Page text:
It’s election year in the USA and, as has sadly become the norm, political differences are keeping the country polarized along party lines. An interesting development has taken place however, as the favorites to win the nominations for both the Democratic and Republican parties are candidates who actively oppose their respective establishments. While Donald Trump’s support was more than expected because he is running for reelection, Bernie Sanders’ incredible rise to become the main contender in the Democratic primaries has been quite surprising for many.
Bernie firmly places himself as the most left-wing alternative within the Democrats, proposing policies such as Medicare for All, the complete elimination of student debt, and taxing the wealth of those that are extremely well-off. However, it is worth highlighting that for most of his life Bernie has been an Independent rather than a Democrat, and he is very critical of what he sees are “corporate Democrats”, elite-favoring politicians that have helped maintain the status quo in the United States. Also worth mentioning is the fact that Bernie is probably one of the most consistent politicians of his time since he has stuck to the same economically populist and anti-war views for 30 years. His proposals have resonated quite deeply with plenty of Americans, particularly those on lower-income brackets and young voters, resulting in him surging in popularity during the last two election cycles.
Back in 2016, there was considerable outrage when Bernie lost the Democratic nomination against Hillary Clinton, in what was perceived as an attempt from the establishment to keep a dynamic force for change like Bernie away from the presidency. Today, Bernie comes out on top on almost every single poll pitting him against Trump in the run for the presidency. And while many are surprised at a socialist’s surge in the United States, the signs are all there to recognize why people feel left behind as they struggle to cope with their day-to-day problems.
I want to be extremely clear and say that I genuinely believe in the dangers of populism, having suffered it in Latin America, and it being a key element of our perpetual underdevelopment. Have no doubts, proposing to abolish private health care, forgive every single outstanding penny of student debt, nationalize key industries that are in the public interest, and tax the rich, is something only a populist can promise, especially when he can’t even justify how he is going to afford it. Additionally, Bernie has been recorded stating dangerously supportive words for dictatorial regimes such as Cuba and the USSR, increasing the fear of an inhumane ideological allegiance. That said, Bernie’s record of honesty and consistency are an important attractive feature for millions of people. Not to mention the fact that successive governments of the US have refused to provide adequate care for their citizens while spending TRILLIONS of dollars in pointless wars overseas and cutting taxes for corporations in the name of “austerity”. These corporations then use the money to repurchase their own shares and reward their executives with fat bonuses, widening the inequality gap. We are all old enough to remember the Great Financial Crisis and how failing banks were bailed out with taxpayers’ money, but millions of people who lost their homes had to start from zero.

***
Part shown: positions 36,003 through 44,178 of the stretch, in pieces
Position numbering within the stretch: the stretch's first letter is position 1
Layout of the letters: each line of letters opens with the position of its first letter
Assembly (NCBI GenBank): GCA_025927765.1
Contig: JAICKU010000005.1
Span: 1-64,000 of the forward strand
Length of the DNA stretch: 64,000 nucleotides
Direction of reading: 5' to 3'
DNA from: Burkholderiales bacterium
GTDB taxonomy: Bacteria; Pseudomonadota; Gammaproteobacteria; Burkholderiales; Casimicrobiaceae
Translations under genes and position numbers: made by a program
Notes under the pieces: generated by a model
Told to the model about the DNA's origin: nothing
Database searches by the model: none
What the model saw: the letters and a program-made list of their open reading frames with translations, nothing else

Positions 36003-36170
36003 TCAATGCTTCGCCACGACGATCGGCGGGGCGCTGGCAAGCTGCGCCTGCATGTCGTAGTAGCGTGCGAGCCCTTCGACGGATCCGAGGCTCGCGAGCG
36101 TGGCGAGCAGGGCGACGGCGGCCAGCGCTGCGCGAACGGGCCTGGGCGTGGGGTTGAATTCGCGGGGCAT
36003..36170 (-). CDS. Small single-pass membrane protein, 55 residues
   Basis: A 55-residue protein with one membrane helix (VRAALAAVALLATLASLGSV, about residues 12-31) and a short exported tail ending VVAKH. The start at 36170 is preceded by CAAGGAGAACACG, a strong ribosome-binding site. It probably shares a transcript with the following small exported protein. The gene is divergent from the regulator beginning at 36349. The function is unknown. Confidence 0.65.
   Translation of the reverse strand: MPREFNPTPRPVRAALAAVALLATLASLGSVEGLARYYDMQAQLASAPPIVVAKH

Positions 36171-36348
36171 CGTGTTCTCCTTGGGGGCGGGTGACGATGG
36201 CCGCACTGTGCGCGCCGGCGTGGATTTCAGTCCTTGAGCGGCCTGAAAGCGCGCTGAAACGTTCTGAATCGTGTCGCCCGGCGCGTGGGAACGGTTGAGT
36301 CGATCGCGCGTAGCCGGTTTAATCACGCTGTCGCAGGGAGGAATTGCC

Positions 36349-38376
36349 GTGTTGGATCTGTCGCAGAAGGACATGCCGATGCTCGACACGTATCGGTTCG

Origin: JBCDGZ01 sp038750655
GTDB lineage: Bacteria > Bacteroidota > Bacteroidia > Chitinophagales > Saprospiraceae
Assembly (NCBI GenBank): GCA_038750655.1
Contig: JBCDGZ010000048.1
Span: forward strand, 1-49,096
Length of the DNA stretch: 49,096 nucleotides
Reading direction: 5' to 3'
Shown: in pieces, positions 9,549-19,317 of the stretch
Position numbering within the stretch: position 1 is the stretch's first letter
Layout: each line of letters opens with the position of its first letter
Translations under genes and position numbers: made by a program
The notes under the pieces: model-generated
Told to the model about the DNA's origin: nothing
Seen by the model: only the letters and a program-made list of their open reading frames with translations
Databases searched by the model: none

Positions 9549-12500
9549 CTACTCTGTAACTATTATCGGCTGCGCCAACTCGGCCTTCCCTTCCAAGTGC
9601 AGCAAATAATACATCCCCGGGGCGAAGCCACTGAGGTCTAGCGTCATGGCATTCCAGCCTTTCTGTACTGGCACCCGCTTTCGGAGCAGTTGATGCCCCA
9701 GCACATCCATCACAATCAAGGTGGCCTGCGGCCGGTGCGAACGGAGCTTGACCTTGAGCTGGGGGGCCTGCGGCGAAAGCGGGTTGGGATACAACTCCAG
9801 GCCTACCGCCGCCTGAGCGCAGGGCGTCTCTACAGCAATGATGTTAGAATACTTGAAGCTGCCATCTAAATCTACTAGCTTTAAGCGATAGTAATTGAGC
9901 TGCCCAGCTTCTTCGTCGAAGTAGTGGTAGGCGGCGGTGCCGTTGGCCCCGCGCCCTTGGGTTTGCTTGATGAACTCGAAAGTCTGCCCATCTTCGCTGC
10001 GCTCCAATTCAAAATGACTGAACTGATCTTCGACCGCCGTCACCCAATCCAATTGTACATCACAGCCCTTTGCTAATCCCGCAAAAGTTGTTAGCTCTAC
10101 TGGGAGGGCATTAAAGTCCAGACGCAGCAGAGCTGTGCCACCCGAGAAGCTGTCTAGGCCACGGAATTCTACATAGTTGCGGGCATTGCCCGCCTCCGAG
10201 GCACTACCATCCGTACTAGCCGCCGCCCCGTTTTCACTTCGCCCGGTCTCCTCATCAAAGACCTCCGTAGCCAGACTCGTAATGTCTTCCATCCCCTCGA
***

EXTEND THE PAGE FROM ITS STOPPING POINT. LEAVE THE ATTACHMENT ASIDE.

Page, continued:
In this landscape of “socialism for the rich”, Bernie has capitulated and effectively proposed socialism for those that need it the most, and unsurprisingly, people feel very attracted to such proposals. I have to say though, the fact that things have been managed appallingly before does not automatically mean that Bernie’s solutions will work, as well-intentioned as they might be. With that in mind, I think a Bernie presidency could end up being good for the citizens of the US, as long as Congress slightly tames his leftism and he drops some of his policies, such as eliminating student debt. For now he is still the favorite, but Michael Bloomberg is spending big money on advertisement and rising in the polls. If Joe Biden drops out of the race in time, the boost to Bloomberg would make him a serious contender. As much as I disagree with Bernie’s ideological allegiances, having a billionaire essentially buy an election would be disastrous for a country already grappling with the significant holes in its democracy. If you don’t believe me, go watch videos of how delegates during the primaries have been allocated with coin tosses or pulling cards. With a system like that, it’s obvious millions are calling for it to be drastically reformed. We will see what November brings.